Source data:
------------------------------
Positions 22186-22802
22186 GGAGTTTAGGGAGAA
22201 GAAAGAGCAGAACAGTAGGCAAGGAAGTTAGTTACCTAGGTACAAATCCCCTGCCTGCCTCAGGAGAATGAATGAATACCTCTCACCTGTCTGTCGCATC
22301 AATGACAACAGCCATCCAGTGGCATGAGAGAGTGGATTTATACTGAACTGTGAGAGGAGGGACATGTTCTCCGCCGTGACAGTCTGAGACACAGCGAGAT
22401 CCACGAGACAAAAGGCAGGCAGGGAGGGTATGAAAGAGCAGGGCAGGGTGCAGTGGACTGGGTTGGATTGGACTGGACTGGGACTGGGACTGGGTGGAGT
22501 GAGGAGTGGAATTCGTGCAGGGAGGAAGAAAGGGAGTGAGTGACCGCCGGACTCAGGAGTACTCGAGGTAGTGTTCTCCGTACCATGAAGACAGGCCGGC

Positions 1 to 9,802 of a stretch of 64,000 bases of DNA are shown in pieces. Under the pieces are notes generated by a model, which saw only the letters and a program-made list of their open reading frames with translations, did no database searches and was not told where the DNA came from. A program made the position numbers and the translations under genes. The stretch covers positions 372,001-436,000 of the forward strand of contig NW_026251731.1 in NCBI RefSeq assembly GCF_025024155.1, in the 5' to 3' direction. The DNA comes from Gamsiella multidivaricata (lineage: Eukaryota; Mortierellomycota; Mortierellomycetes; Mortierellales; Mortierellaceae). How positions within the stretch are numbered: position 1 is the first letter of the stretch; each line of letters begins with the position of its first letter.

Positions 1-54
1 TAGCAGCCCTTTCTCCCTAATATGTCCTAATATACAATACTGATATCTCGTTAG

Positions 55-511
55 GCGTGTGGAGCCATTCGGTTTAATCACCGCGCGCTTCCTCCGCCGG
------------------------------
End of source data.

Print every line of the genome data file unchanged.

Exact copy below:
Positions 22186-22802
22186 GGAGTTTAGGGAGAA
22201 GAAAGAGCAGAACAGTAGGCAAGGAAGTTAGTTACCTAGGTACAAATCCCCTGCCTGCCTCAGGAGAATGAATGAATACCTCTCACCTGTCTGTCGCATC
22301 AATGACAACAGCCATCCAGTGGCATGAGAGAGTGGATTTATACTGAACTGTGAGAGGAGGGACATGTTCTCCGCCGTGACAGTCTGAGACACAGCGAGAT
22401 CCACGAGACAAAAGGCAGGCAGGGAGGGTATGAAAGAGCAGGGCAGGGTGCAGTGGACTGGGTTGGATTGGACTGGACTGGGACTGGGACTGGGTGGAGT
22501 GAGGAGTGGAATTCGTGCAGGGAGGAAGAAAGGGAGTGAGTGACCGCCGGACTCAGGAGTACTCGAGGTAGTGTTCTCCGTACCATGAAGACAGGCCGGC

Positions 1 to 9,802 of a stretch of 64,000 bases of DNA are shown in pieces. Under the pieces are notes generated by a model, which saw only the letters and a program-made list of their open reading frames with translations, did no database searches and was not told where the DNA came from. A program made the position numbers and the translations under genes. The stretch covers positions 372,001-436,000 of the forward strand of contig NW_026251731.1 in NCBI RefSeq assembly GCF_025024155.1, in the 5' to 3' direction. The DNA comes from Gamsiella multidivaricata (lineage: Eukaryota; Mortierellomycota; Mortierellomycetes; Mortierellales; Mortierellaceae). How positions within the stretch are numbered: position 1 is the first letter of the stretch; each line of letters begins with the position of its first letter.

Positions 1-54
1 TAGCAGCCCTTTCTCCCTAATATGTCCTAATATACAATACTGATATCTCGTTAG

Positions 55-511
55 GCGTGTGGAGCCATTCGGTTTAATCACCGCGCGCTTCCTCCGCCGG